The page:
Centre interviews the Liberal Democrat leadership contenders (Part 2: Ed Davey)

In this podcast we covered a huge amount. It included academic selection at the age of 11, Academies, Brexit, electric cars, UBI and lots more. Below I have looked at some of the areas in the discussion that I found particularly of interest. You can listen to the full podcast here.

The first thing was selection at the age of 11 which has created grammar schools, secondary moderns and in some cases technical colleges. In this we debated at length about the system and its issues with the low proportion of SEN and disabled students in these schools. We also discussed how it could be fixed with Ed suggesting ideas such as grants and including this as an element of Ofsted reports. Whilst this is a step in the right direction I am very much of the opinion, as I said in the podcast, that selection should be scraped as I don’t see any way to actually get around this issue. However, I was very happy that Ed was open to reviewing the issue in the future, not least as we have a paper coming out on this issue in a few months.

The second area I found interesting in our discussion was, of course. Brexit. As I mention in the podcast, this is the second time I have debated with Ed on this issue, the other time being the Victoria Derbyshire debate between Ed and Jo. Once again Ed showed he was passionate on the issue of Brexit but had moved towards accepting of a softer Brexit for the time being. However, I was a little worried at the mentions of a “Norway +” or a “Norway +++” model, something not really possible as it would require trying to simultaneously apply EFTA and EU free trade deals. I do still have some worries that if we are to sell a coherent policy on the EU to the public, it needs to be thoroughly researched first.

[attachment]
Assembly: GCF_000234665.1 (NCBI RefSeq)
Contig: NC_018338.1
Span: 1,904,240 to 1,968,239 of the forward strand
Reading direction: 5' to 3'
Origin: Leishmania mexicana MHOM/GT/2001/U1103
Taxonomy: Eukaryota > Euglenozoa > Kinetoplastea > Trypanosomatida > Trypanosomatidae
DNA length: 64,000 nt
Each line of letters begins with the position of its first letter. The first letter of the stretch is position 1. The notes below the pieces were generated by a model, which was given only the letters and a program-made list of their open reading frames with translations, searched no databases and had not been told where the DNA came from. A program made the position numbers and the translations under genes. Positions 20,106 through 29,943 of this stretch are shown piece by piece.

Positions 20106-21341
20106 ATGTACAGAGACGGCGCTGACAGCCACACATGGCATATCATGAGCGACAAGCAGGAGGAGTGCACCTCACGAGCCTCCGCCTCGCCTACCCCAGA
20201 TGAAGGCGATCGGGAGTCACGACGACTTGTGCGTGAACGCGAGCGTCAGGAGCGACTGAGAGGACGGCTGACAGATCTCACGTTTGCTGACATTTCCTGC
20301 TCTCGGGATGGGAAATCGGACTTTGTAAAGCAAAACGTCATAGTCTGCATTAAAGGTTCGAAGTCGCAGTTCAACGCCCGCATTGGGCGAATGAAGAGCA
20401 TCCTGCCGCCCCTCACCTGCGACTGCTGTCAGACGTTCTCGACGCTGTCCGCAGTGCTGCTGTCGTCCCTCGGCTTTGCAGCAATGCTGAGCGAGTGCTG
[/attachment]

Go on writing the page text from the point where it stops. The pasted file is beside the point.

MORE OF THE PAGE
The third area was academies, in which I mentioned the lack of local accountability for these schools. I have to say I really agreed with Ed in terms of the limits of business involvement in education and he certainly has a passion for schools to free to be innovative. It seems that the academy programs of today are not quite what Ed wants them to be.

Fourth, we also spoke about environmental policies such as tax-based regulation and charging points for electric cars. I was happy to hear he was open to the idea of taxing things that are harmful to the environment and using the revenue to fund environmentally friendly things. Unsurprisingly, it was a good discussion being the strongest policy area Ed has is probably the environment.

Overall, Ed showed he has passion on his side although I was a little worried about some of his answers such as the Norway + example. With both interviews over, I am now very much in the undecided category I’m afraid!

* Torrin Wilkins is a Liberal Democrat member and the Director of Centre Think Tank

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  • Lets be serious for a moment. Except for a few Liberal Democrats who either cares or even knows about this contest? We are the Wilderrness party, have been there for nearly 250 days and unlikely to find the path out in the next 10 years. It will be fascinating to see how few people actually vote.

  • Alex Macfie 23rd Jul '20 - 7:52pm